Styles of Activating

There are several styles for activating:
  1. compact

    You do it all in one very complicated line, where you define an anonymous class, create an instance of it and feed it to the addListener method. The puts everything in one place. The code is an unreadable forest of parentheses braces and semicolons. They limit you to one component per listener. They generate one extra inner class per use. They don’t have to deal with the problem of figuring out which component the incoming event to the listener is relevant too. There is only one possibility. Java beautifiers tend to over-indent this style. Inner classes get total and easy access to all the mother class’s fields. The examples that follow are all of this style.
  2. anonymous class reference

    You create a reference to an anonymous inner class object then in a separate step, feed that to the addListener method. I prefer this to (1) because it is easier to proofread and SlickEdit beautifier renders it without excessive indentation. You have the option of reusing a Listener on several components. You can also collect all your listener logic in one place separate from the GUI (Graphic User Interface) logic which makes it easier to maintain. This is the style I most commonly use personally.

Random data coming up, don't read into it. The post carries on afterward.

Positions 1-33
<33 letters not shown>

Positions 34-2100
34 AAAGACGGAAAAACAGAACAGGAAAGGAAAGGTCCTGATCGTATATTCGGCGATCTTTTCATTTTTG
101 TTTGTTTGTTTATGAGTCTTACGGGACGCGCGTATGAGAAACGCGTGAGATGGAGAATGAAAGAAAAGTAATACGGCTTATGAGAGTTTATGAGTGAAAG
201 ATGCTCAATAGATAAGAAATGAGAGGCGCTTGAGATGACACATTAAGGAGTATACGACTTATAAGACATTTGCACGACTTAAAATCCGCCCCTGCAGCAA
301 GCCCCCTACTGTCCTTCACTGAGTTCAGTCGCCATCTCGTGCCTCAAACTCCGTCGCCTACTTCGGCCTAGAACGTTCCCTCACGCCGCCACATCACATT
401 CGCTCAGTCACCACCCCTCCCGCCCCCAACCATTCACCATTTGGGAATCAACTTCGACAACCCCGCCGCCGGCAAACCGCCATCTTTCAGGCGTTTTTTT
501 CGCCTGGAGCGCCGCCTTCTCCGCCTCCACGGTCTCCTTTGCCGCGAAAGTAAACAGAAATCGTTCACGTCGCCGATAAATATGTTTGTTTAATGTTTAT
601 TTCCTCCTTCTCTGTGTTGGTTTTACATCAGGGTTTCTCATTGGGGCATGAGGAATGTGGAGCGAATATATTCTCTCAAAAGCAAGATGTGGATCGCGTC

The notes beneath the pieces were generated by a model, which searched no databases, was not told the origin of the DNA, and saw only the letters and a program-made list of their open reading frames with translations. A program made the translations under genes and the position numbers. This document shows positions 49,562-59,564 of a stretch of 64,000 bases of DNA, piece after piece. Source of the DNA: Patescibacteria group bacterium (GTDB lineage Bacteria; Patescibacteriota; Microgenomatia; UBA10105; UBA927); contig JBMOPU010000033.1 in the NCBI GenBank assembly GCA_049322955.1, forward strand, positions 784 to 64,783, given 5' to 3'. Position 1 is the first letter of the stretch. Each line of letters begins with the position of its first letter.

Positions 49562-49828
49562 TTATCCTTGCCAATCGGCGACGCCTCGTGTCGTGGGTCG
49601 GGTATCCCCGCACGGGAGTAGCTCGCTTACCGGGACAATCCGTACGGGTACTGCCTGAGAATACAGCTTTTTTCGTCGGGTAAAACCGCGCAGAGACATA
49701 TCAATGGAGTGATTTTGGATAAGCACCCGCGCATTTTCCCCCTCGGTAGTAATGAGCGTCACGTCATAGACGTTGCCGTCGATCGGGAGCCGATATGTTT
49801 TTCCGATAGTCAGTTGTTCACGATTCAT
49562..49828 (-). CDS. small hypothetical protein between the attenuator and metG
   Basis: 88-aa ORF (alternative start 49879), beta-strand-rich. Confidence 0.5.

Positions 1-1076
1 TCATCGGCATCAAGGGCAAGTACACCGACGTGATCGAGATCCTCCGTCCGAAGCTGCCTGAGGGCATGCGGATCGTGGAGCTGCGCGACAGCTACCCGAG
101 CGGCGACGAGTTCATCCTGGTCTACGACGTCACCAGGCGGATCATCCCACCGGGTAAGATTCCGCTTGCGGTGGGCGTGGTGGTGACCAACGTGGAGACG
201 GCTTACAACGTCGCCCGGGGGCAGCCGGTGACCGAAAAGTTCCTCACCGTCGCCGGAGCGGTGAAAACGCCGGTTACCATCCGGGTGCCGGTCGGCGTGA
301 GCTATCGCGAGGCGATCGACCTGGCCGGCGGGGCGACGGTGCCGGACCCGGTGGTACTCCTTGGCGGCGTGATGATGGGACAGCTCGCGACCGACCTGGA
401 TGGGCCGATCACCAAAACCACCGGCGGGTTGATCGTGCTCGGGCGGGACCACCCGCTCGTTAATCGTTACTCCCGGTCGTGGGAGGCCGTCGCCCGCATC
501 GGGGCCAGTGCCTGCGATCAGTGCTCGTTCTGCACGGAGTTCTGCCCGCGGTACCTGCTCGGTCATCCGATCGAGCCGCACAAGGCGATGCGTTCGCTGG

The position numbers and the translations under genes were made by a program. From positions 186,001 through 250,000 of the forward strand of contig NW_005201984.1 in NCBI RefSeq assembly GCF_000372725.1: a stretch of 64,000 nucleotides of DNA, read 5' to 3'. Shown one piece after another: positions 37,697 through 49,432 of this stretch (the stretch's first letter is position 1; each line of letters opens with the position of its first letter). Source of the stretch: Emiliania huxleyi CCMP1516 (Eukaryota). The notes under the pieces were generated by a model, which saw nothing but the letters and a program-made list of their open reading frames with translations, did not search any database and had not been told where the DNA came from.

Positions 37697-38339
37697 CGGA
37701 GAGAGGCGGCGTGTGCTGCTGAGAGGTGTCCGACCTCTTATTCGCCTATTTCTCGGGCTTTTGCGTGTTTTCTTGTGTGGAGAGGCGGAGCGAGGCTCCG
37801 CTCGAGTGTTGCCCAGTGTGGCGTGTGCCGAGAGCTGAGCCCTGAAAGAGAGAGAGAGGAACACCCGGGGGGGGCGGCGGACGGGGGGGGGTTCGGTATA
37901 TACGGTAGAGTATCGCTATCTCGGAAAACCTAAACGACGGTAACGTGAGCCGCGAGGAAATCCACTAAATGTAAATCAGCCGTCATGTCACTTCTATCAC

3. named inner class reference

    Like (2), but you name the inner classes. Perhaps a little easier for novices to understand.
  4. named free standing classes

    like (3) but with ordinary classes that implement the Listener interfaces. They don’t have easy access to the parent class variable. You can use designs where the mother class itself implements the Listener interface, or where the Listener classes have additional functionality. The Listener classes can have parameters in their constructors, which anonymous inner classes cannot. This is the most flexible approach, but also requires the most typing.